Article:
Movies & TV / Columns

What We Learned From Captain America: Steve Rogers #2

June 29, 2016 | Posted by Steve Gustafson

I’m Steve Gustafson and thanks for stopping by. Don’t forget to check out 411mania’s Comic Book Review Roundtable, every Thursday! Read up on the best reviews and let us know what you’re reading as well. Click to read the latest Comic Book Review Roundtable! Civil War II #2, Batman: Rebirth #1, and more!

Now, on with the show!

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Last week we asked, “Is Spider-Man’s Clone Conspiracy a Good Idea?” Here’s what you all had to say:

Mike Axelrod: “I think the clone saga was awesome. Am I alone in this world?”

J516: “Please bring back ben Reilly!! Enough teases”

Shadow: “The clone saga coincided with me going from an every week collector to a when I have the cash to eventually pick up the trades when omethinginteresting hapens.”

chris: “Ugh just give us the ORIGINAL , the best one the guy who wisecracks through a fight. The guy who can do AMAZING things not a villain taking over his body not some half assed guy who has to check into his company The guy who can take down electro, the enforcers, dock ock, kraven, the green goblin, the dude who took down fire star. And for god sakes bring back Mary Jane.”

Ron_Mexico_17: “”Some of you reading this may have only heard about the Clone Saga in passing; maybe as a story your parents told you to scare you at night. Believe me. It’s real. All of it.”

Can we stop pretending that The Clone Saga wasn’t both a massive commercial success and by and large well-received by fans? I’m sorry but it was and deservedly so. Ben Reilly and Kaine are both phenomenal characters and while there were plenty of missteps, it was overall a great storyline.”

Al Lobama: “Glad to hear this story isn’t going to lead to more Spider-Man clones, because lord knows there’s enough people running around the Marvel Universe calling themselves Spider-Man already without adding clones into the mix. ; )

I started reading the ANAD Amazing Spider-Man for about eight issues, and while I enjoyed them for being good books I didn’t think they were very good Spider-Man books, if that makes sense. Had this been the story of a completely different hero (or a completely new character) it would have worked great, but it just didn’t feel like Spider-Man. It felt like the creators were tired of telling Spider-Man stories, and instead of moving on to a new title/character they chose to change Spider-Man into something THEY found more enjoyable.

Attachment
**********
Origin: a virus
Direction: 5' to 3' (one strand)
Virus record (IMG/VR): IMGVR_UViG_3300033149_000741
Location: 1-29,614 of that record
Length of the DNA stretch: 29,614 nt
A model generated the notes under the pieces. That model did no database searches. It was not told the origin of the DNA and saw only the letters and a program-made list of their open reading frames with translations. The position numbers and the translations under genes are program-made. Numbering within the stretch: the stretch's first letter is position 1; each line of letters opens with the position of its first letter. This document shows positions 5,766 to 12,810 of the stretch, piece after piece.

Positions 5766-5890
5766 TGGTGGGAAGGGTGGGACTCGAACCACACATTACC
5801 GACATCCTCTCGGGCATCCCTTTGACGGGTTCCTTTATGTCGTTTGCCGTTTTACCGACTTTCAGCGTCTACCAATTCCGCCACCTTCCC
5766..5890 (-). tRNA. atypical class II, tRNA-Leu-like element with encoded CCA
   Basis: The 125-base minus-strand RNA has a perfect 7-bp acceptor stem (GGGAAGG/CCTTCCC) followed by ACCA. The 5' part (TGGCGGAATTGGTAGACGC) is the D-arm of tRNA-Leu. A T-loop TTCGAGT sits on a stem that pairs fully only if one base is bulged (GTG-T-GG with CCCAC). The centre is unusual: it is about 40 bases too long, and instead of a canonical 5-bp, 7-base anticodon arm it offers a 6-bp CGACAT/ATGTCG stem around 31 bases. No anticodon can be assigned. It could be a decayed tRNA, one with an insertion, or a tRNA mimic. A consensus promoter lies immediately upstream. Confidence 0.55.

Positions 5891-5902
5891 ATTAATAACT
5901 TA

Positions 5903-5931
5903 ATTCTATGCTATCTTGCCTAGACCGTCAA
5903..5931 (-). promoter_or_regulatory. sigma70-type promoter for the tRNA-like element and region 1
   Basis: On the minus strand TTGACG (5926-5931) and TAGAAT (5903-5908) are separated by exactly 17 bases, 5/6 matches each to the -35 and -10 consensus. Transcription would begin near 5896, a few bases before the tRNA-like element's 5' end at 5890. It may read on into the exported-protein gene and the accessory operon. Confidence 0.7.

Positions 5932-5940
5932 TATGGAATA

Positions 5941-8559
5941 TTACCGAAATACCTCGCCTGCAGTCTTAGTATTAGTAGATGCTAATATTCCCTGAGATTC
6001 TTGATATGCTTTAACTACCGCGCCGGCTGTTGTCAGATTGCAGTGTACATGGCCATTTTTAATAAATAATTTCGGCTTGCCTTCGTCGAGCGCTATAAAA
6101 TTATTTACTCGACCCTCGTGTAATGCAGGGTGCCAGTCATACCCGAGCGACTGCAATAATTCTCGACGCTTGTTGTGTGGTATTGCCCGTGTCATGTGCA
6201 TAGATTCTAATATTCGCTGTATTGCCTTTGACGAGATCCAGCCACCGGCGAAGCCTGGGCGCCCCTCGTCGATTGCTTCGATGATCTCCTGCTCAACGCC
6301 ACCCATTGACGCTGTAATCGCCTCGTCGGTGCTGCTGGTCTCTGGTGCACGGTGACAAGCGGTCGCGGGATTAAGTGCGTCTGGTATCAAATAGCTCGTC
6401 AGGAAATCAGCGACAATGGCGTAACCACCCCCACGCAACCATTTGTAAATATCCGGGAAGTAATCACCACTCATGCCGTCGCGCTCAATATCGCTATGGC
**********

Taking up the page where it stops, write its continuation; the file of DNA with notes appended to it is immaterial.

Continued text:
Getting somewhat back to topic, the most interesting subplot going on in those issues was the man in red (apparently Jackal) recruiting villains from Spider-Man’s rogues gallery and gaining their loyalty by reuniting them with their dead loved ones. I have to admit that cloning had never entered my mind as a possible explanation, and that is a good idea that you can build a story around, but like some of Slott’s other Spider-Man arcs (Spider-Island, Spiderverse, Superior Spider-Man) it will probably end up being a year-long epic when a four issue story arc would have been a better fit. Granted, that’s probably Marvel’s “write for the trade” mandate and Slott probably doesn’t have any control over that. At least that’s what I’d like to think.

As for Slott’s comments, I personally think his story would be better served with a Jackal-inspired villain who discovers Dr. Warren’s cloning technology and takes it to a different level (a’la the original Hobgoblin) rather than changing the Jackal’s decades long established motivation to fit the story he wants to tell. Yes, the Jackal has always had a narrow focus, but that’s WHY he is the Jackal. He could be a world-renown scientist at best or an A-List Spidey villain at worst, but his obsession with Gwen Stacy is the Achilles heel that always does him in – like how Lex Luthor’s obsession with beating Superman prevents him from doing greater things. He’s a nut with a crush, but he’s a brilliant nut and that’s what makes him dangerous. If you take away that aspect of his character, then he’s no longer that character, and if you can’t tell an interesting story with that character without changing the character for the sake of your story then the problem is with you as a writer, not with the character.